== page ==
What are conservatives supposed to think when they elect 240 members to Congress who ran as limited government warriors, only to find a few dozen members actually fighting for those values when it counts? Were they all a bunch of frauds?
Undoubtedly, there are many Republicans in Congress who never were conservatives from day one or who never understood the true meaning of conservatism when they ran for Congress. That probably accounts for the majority of the wayward members in varying degrees.
However, there are a number of drifters who genuinely enter their freshman year as insurgent conservatives – members who believe that GOP leadership is just as much of the problem as Democrats. But then something happens. They meet some of these establishment veterans and become part of a conference. Far from being the devil that some conservatives think he is, John Boehner is actually a very decent likable man. Unlike other members of leadership, he is not seeking to remake the party. Heck, you certainly can’t accuse this chain-smoking Ohioan from a family of 12 siblings of being a cocktail circuit country-clubber. He is just too much a part of the status quo and fears confrontation too much to be an effective leader. That does not negate his ability to connect even with the most combative conservatives.
So when this very amicable party leader walks into a freshman’s office and shows himself not to be the enemy, things begin to change. Remember that many of our guys are truly citizen legislators and lack the resources to pump money into their campaigns. Many of them are not prolific fundraisers. Perforce, when the party leader extends that friendly welcome and helps him pay off his campaign debt, he begins to like the guy. And there’s absolutely nothing wrong with that.
It’s really simple, folks. Everything boils down to Obamacare.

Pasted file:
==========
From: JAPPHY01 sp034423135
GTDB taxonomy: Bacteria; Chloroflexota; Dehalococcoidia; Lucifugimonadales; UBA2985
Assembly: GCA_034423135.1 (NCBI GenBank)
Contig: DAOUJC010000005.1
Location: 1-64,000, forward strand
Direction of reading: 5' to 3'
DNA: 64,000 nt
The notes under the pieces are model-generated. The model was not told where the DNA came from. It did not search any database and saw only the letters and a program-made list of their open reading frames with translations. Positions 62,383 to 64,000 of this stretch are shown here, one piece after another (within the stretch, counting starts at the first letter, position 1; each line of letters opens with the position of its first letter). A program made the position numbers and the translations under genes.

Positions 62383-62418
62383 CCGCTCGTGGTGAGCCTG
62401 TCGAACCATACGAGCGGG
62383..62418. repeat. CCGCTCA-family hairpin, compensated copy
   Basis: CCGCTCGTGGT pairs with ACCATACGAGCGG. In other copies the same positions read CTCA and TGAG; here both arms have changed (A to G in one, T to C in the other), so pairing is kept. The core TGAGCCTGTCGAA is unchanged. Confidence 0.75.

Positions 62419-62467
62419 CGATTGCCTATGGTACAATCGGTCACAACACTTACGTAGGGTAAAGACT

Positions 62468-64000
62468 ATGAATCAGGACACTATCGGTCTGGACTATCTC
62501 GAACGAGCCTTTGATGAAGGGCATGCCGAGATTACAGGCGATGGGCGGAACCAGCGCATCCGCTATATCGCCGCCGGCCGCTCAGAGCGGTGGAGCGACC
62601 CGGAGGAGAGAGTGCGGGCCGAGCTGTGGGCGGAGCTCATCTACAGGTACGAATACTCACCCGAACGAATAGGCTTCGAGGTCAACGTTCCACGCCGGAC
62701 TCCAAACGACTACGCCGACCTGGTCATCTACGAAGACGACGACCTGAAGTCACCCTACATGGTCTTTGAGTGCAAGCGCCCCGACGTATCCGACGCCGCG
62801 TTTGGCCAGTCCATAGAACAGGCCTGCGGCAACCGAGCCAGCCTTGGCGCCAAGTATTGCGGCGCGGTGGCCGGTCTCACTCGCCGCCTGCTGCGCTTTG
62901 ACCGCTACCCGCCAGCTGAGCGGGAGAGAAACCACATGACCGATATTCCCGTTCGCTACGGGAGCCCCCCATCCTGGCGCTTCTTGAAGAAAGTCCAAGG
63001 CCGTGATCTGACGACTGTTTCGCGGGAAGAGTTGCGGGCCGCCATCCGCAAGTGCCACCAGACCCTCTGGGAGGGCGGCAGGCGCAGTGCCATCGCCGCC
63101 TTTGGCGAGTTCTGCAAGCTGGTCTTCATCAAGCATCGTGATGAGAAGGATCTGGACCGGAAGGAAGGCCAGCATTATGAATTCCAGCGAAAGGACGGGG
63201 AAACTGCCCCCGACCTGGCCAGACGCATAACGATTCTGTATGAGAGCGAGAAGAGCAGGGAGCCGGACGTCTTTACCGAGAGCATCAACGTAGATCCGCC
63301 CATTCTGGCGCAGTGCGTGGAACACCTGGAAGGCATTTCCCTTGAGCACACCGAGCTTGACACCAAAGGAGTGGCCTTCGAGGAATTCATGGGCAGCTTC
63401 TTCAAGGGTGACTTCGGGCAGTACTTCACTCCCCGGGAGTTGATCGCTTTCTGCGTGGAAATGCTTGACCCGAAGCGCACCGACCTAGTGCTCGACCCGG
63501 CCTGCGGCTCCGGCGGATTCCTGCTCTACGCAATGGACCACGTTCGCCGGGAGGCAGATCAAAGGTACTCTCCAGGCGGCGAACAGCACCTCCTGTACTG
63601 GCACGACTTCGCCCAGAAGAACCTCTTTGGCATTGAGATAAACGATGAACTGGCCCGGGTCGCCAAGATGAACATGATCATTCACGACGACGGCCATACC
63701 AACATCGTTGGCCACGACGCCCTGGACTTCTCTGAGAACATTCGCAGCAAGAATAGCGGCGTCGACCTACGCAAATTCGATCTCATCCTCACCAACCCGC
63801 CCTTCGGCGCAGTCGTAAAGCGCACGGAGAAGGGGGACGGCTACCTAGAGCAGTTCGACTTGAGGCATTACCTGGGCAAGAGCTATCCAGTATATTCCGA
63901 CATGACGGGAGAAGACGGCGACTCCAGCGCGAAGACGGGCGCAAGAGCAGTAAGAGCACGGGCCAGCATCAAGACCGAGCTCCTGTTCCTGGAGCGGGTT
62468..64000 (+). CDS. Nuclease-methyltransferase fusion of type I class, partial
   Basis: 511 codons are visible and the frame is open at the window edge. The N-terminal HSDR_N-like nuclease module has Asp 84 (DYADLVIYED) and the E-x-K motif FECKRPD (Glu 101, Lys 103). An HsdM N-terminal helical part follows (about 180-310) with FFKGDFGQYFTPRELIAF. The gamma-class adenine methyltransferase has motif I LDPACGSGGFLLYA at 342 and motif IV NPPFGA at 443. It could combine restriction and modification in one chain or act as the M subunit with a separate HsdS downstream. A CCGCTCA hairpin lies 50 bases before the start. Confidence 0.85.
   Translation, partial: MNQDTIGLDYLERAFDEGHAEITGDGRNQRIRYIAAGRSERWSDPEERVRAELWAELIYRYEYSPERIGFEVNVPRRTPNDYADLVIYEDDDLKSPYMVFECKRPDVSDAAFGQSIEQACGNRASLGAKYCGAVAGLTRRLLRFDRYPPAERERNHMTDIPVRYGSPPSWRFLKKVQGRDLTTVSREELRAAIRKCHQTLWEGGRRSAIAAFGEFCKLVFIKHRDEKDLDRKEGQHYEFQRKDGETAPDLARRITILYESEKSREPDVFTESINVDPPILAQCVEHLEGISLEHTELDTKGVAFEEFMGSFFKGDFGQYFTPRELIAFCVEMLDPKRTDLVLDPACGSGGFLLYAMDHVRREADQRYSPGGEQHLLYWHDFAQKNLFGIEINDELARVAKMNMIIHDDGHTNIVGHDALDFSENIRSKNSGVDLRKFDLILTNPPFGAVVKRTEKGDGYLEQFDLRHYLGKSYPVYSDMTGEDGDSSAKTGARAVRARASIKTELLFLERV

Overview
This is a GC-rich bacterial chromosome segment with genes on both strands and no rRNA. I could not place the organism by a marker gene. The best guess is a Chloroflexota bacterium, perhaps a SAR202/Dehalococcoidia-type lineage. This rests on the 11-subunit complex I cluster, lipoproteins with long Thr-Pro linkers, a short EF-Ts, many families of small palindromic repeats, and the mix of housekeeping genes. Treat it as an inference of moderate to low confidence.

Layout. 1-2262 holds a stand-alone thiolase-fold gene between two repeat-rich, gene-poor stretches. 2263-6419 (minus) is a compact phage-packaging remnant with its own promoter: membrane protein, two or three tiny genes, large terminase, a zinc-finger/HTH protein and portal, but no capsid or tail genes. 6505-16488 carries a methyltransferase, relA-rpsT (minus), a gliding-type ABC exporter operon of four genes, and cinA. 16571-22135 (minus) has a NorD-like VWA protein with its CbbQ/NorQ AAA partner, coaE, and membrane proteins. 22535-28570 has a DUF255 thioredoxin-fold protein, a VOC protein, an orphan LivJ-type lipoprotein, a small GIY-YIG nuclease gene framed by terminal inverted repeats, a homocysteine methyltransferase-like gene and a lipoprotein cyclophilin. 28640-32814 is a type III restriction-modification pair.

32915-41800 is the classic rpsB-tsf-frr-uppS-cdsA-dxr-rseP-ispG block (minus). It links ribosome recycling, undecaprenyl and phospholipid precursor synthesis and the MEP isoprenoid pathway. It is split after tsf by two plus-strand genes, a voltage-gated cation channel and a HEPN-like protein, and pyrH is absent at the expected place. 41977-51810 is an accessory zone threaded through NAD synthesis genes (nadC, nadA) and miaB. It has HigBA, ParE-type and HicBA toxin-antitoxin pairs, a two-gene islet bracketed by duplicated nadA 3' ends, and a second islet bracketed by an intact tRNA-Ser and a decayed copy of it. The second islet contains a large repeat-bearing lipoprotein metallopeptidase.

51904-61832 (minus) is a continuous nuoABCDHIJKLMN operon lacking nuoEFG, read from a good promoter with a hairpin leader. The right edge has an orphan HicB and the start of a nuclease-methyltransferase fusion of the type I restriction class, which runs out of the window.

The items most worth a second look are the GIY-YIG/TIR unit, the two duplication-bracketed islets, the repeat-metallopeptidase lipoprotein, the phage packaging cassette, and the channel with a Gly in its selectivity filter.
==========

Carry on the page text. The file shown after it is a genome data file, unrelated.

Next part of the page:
Do we really believe that Obamacare will make private health insurance unaffordable?
Do we really believe Obamacare will bankrupt the nation and relegate the next generation of Americans to a dimmer future of less freedom and opportunity?
Do we really believe Obamacare will create incorrigible dependency?
Dow we really believe that Obamacare will lead to a deterioration of healthcare services and rationed care?
Are we really serious about balancing the budget and reforming entitlements?
If the answer to the aforementioned questions is a resounding yes, which is presumably the case for all conservatives, then the following statements from House conservatives regarding funding Obamacare in the upcoming budget CR are incomprehensible: (via The Hill)
Over the weekend, the New York Times reported that the power players at American Crossroads are financing a new group to help fund candidates in the primaries who oppose conservatives. In light of their smashing success electing candidates like Tommy Thompson, Rick Berg, Denny Rehberg, George Allen, Heather Wilson, and Linda Lingle, they will expand their roadshow into the primaries during the next election cycle in search of the next candidate who is indistinguishable from his/her Democrat opponent.
In an Orwellian attempt to obfuscate their agenda, they will be naming their PAC “the Conservative Victory Project.” They will never tell you how they plan to achieve conservative victory without running conservative candidates.
As I solicit feedback from grassroots Republicans throughout the country in preparation for the 2014 elections, I’m struck by the deep sense of pain and disquiet that has penetrated the very core of our base. They are witnessing a rogue regime that is dismantling every aspect of this country they love so dearly – one limb at a time. They watch helplessly as a malevolent administration, which harbors no respect for our Founders and Constitution, works to destroy our free markets, saddles our children with incorrigible debt, infringes upon our liberties, assaults our family values, erases our borders, appeases our enemies, and abrogates the rule of law. Hence, they see the demise of our Republic, with only feeble resistance to those engendering the decline.
The values of our party’s base – the values that have made this country what it is today – are being labeled extreme by those who seek to implement their extreme views.
Those of us who believe that the government doesn’t have the right to redistribute wealth are lampooned as greedy.
Those of us who seek to enforce our immigration laws are labeled as bigots.
Those of us who protest the ever officious government interventions into every aspect of our personal lives and businesses are ignored.